There musta been a half-dozen trucks keeping up with the tractor and cutter, hauling to a silage pile about 3 or 4 miles down the road.

I learned this was a neighborhood cutting bee. The owner’s wife was gravely ill and he was spending his time and money on her and her medical treatment.  So, the neighbors got together and  did the farmer’s work for him.

That’s the way it is out here.  We may not agree on everything, and sometimes downright disagree, but doggone it, when someone needs help, we’re there.  That’s what these neighbors did…they were there for the farm family. Not only did they supply material relief and help, their involvement in their neighbor’s plight musta been an encouragement to the farm family.

Would you agree? Sometimes it’s not what you do for someone, but just the fact you did something that really counts?

August 25

 

Nebraska

 

Nebraska has a pretty good graffiti artist, wouldn’t you say?  This grain car near the Wilton Grain Farmers Union Elevator is waiting for a load of grain, and is displaying the artwork some busy artist added.  I often wonder why no one around here adds their touch to the grain cars?  Is it a matter of respect?  Of lack of inspiration?  What is it?

Actually that’s the question I ask most of the time when I see the graffiti, “What is it?”  Or, “What does it say?”  I can’t read it, but this one I could, “Nebraska” and the encouragement to add other states.

Down the line a bit further another artist added his or her work, and this one I could recognize, also.  It’s a bulldog.

Can you read what it says by the bulldog? Over here on the left is an isolated image of that same thing. Let me know if you figure it out.

August 22

 

a load of gold

There on the truck is what will be eaten in not very long.  You might even be the one to eat it.  Or it might go to a relief effort in South America, Africa or elsewhere.  This farmer has just unloaded a hopper of grain in to his truck. Before he can unload more, someone will have to take that truck in to unload, maybe at his farm or in town at the grain elevator.   He probably won’t stop combining though, and will keep adding the nation’s stores of grain.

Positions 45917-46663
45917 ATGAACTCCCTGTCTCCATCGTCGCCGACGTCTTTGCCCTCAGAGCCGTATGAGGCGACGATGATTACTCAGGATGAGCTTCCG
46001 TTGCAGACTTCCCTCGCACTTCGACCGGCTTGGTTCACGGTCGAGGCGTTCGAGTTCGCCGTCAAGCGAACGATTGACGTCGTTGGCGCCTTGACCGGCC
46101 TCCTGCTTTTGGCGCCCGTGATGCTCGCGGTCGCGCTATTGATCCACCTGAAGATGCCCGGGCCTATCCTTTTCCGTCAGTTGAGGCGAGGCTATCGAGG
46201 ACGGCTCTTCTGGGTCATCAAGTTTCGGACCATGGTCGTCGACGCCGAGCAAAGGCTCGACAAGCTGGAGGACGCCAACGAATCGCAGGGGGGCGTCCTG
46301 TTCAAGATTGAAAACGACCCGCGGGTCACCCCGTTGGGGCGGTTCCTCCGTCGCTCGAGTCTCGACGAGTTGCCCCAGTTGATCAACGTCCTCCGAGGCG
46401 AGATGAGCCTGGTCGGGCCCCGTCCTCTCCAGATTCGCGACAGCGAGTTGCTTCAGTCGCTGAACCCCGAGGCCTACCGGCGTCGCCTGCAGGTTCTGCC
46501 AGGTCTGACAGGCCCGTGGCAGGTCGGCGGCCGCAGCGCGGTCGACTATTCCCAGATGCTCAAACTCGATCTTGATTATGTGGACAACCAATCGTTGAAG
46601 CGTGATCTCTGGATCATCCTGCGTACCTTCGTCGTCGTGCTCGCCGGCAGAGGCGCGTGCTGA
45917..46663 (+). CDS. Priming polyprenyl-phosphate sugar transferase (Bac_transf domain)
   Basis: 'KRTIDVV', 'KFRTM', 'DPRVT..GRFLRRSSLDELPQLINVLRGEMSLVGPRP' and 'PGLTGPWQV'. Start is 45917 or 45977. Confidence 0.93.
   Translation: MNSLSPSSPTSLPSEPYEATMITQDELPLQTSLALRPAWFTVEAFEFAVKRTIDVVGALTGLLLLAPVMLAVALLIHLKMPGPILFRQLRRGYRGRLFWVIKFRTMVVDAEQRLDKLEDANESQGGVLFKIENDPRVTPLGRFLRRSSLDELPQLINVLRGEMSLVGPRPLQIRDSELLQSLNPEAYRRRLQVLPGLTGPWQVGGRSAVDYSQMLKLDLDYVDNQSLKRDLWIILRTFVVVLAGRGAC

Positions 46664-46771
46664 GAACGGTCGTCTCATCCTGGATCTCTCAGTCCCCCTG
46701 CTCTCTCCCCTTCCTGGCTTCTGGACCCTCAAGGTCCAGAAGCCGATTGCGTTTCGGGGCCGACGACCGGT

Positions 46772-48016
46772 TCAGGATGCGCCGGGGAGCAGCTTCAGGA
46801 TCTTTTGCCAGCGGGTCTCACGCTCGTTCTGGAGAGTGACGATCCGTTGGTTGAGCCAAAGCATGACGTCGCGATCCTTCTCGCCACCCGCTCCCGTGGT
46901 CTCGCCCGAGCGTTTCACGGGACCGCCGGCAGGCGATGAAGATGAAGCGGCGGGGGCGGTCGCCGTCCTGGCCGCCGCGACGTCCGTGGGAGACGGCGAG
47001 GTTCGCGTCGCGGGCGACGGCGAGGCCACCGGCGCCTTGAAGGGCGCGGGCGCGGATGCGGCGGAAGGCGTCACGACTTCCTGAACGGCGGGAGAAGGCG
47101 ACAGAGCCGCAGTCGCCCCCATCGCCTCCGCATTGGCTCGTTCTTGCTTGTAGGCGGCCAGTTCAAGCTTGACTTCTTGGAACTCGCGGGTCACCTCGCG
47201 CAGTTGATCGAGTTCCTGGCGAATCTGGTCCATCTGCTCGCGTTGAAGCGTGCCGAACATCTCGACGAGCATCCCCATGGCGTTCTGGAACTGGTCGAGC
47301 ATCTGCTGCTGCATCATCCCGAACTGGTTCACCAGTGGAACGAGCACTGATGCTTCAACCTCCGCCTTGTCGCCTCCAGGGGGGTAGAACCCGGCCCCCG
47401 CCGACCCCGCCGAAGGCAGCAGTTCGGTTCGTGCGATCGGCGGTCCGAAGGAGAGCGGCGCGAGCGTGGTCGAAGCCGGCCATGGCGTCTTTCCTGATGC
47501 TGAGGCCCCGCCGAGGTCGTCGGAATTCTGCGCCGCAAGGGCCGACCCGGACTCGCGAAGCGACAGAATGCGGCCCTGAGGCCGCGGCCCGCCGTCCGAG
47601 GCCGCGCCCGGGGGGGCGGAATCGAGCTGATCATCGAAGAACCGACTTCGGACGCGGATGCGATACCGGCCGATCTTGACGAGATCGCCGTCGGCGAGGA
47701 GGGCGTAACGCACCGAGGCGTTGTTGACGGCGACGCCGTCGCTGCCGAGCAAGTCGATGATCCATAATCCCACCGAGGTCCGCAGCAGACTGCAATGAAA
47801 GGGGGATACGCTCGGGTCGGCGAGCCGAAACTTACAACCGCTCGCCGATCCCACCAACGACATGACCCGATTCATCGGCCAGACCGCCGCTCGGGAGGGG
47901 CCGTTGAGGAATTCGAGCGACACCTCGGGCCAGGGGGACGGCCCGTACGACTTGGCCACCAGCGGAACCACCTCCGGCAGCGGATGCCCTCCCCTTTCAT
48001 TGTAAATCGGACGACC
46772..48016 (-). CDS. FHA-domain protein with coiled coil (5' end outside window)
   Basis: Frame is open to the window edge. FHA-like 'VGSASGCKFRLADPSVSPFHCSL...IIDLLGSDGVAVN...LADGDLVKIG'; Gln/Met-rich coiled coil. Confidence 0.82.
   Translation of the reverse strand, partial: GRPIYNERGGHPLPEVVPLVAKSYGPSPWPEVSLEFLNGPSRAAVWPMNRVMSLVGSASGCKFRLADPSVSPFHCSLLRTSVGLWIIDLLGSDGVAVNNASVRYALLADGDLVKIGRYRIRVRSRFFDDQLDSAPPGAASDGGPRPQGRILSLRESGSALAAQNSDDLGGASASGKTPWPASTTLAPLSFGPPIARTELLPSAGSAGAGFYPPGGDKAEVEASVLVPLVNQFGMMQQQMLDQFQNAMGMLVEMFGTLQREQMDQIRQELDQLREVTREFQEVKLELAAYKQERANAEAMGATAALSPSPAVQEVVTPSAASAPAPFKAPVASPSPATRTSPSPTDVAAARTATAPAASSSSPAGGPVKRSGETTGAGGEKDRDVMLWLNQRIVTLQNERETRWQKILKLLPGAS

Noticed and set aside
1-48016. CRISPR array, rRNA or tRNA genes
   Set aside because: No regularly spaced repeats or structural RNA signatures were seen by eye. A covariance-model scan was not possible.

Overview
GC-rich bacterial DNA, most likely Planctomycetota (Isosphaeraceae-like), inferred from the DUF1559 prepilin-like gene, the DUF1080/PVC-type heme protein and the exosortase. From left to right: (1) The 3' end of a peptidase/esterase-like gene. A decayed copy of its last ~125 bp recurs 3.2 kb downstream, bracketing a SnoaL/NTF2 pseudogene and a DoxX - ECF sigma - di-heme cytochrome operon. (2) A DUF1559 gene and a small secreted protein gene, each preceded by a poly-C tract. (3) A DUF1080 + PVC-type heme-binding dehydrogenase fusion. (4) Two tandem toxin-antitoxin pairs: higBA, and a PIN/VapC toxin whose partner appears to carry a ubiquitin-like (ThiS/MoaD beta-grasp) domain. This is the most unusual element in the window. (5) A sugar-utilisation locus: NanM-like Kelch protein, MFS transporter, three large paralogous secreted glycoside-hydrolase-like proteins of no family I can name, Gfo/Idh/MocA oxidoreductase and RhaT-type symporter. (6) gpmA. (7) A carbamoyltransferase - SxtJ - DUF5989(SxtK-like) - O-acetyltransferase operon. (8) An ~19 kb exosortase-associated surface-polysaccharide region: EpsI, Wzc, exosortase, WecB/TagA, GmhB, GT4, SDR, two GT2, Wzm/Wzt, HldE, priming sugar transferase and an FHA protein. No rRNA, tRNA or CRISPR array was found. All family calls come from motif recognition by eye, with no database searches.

August 21

 

Lined up at Wilton Grain Elevator

 

It’s that time of year when farmers haul their grain to market.  But unlike in years past when a tractor and flair-box wagon hauled the grain, farmers today use semi-trucks to get their crop to town.

 

Unrolling the tarp

 

Drivers pull their trucks up under the sampling auger. They unroll the covering tarp so several samples can be taken.  From that, the grain is evaluated and given a grade to determine the purchase price.   Then the pull in to the line to wait their turn to dump the grain from the belly of the trailer in to the elevator hopper where it is stored until sent to a mill elsewhere in the U.S.

Today, I had to weave my way through the trucks along the road, but I don’t mind. I like the sensation of  harvest. The mammoth combines in the field to the large trucks at the elevator it’s a massive job, much different from the days when I grew up on the farm with a tractor pulling the combine and a tractor hauling the wagons to town. It’s one more step in the process of feeding the world, a job that North Dakota farmers do with superior results.

June 23

They must be travelers pausing on their way through little old Wilton. The sides of those rail cars, like passports, bear the stamps of far away places where they’ve stopped and been marked. The artistry renders the language in to a cryptic cipher.  I struggle to read them, but to someone I’m sure they mean something, perhaps a branding of a network, a neighborhood, a gang, or  just an expressive person.Eventually, they end up parked at Wilton near the grain elevator waiting to get loaded so they can go back to the home turf of the artist who branded these cars.